Managing inventories is a key operation for any business. With the advent of technology computer software have been developed to make the control even easier. Sales companies mostly use the fixed order period inventory system, also called periodic inventory system. This method works on the idea of only updating your company’s inventory balance. Orders are placed periodically with varying quantities. For one to do it effectively, the balance of the stock has to be determined. In determination, the number of products sold is usually tracked so that it is much cheaper to know the balance and when the inventory is almost out of stock.
Since it is cumbersome to count physically, companies prefer conducting a physical count quarterly or yearly, hence the term “periodic”. This system has a number of issues though. To start with, the values of stock are not easily reached at through calculation especially among large organizations. This system doesn’t have this attribute since information is separately recorded, which means there is no point where a business can add up all its tallies and determine its worth.
Complexity is another challenge associated with this inventory system. Information must be obtained from the sales figures, the cost of goods sold, the current stock and other key information, which vary across companies. It must be also observed if the entries and sources are accurate. The safety of the stock can be in question when using this system. Due to its difficulty in ascertaining the current stock, doors for loss open which eventually result in revenue losses. Noticing theft is hard. Though low cost items may not hurt the business so much, it’s troublesome in a company that deals with valuable items.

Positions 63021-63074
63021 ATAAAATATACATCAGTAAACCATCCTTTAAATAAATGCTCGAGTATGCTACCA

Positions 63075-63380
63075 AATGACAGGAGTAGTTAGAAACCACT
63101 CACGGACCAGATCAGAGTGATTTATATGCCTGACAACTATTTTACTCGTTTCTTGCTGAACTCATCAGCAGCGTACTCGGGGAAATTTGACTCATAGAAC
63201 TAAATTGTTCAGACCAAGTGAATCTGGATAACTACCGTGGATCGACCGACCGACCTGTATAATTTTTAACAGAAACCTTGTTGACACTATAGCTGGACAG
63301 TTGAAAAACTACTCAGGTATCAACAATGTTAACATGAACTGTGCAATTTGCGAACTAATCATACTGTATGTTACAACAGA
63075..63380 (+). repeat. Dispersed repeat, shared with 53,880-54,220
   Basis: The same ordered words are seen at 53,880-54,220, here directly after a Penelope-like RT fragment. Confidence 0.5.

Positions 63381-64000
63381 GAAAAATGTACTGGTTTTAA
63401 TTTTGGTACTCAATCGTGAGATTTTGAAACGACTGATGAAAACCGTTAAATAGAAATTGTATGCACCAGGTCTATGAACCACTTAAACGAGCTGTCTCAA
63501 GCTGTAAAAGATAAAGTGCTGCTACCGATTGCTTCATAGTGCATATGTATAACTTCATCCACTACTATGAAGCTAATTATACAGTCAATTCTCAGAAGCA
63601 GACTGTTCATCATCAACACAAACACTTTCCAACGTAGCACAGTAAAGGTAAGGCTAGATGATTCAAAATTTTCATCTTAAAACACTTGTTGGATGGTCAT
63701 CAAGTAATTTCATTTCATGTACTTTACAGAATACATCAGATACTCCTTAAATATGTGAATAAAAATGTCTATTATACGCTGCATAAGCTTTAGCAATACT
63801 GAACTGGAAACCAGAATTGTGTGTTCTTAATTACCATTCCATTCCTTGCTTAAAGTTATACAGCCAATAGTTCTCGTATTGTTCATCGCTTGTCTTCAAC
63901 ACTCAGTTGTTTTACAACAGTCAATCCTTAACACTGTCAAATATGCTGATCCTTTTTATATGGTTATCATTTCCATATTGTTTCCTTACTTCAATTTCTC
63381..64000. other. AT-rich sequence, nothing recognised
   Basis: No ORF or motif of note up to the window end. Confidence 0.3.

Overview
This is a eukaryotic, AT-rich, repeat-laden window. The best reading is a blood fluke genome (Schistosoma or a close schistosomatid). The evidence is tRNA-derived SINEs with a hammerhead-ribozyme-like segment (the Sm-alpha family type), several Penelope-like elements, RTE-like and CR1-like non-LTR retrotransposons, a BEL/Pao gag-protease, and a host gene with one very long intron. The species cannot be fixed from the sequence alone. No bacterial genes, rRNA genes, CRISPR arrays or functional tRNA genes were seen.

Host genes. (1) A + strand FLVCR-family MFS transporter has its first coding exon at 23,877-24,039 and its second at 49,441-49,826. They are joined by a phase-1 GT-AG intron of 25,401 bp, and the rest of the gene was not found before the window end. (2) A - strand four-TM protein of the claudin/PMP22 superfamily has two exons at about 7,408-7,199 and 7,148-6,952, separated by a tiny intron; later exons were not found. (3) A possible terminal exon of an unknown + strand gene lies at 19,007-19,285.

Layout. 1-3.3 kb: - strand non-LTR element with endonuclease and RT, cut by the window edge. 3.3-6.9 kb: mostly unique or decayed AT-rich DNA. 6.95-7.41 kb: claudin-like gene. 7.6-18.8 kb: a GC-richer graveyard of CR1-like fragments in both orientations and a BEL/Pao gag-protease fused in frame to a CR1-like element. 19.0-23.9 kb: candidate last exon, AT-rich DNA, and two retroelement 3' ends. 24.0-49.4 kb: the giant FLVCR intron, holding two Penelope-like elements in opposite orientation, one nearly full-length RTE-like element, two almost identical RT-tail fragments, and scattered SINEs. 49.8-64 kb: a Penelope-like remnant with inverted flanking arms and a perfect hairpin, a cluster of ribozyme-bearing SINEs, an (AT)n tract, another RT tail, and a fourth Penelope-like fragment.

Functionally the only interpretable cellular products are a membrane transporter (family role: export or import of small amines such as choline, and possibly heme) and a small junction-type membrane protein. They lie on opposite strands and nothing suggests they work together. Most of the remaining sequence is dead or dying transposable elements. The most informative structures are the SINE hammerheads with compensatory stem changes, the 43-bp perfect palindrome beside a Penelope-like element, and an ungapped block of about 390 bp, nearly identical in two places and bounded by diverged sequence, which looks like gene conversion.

Technological advancement has rendered the system inefficient in a way. Gadgets with tracking systems, identification tags, selling point scanners and others that track the flow of stock have come up. Initially, periodic system used to be the only way of tracking high volumes of stock with very high turnover. It is thus apparent that using this method may edge the businesses out of the benefits of technological advancements. In light of all these issues, the system is still very appropriate because of a number of reasons. When using it, relatively large fluctuations can be handled with ease. Because of the periodic orders, businesses can be able to plan, predict and lay counter measure to curb the effects of the fluctuations.
The calculations are simple here. Purchased materials are accounted in a purchases ledger while sold goods are recorded in the sales ledger. This makes it easier to reflect on the actual stock at hand. Record keeping in periodic inventory is not very involving, something that makes it cheaper to use. Only records of the total number of goods purchased in a given period and the number of goods that were sold in the very same period. In small businesses with level inventory turnover, periodic accounting systems are easy for them. The simple calculations can maintain inventories with few journal entries to the general ledger.
The hybrid system is also very dynamic given that it exhibits continuous and discreet features. By encompassing many features in it, it allows flexibility in inventory operations which is a good trait. The fixed Order Quantity system is also unique especially in controlling the quantity though it doesn’t obey the prevailing demand and supply conditions.
Muller, M. (2003). Essentials of inventory management. New York: AMACOM.
Francois E. Cellier and Ernesto Kofman (2006), Continuous System Simulation (first Ed.),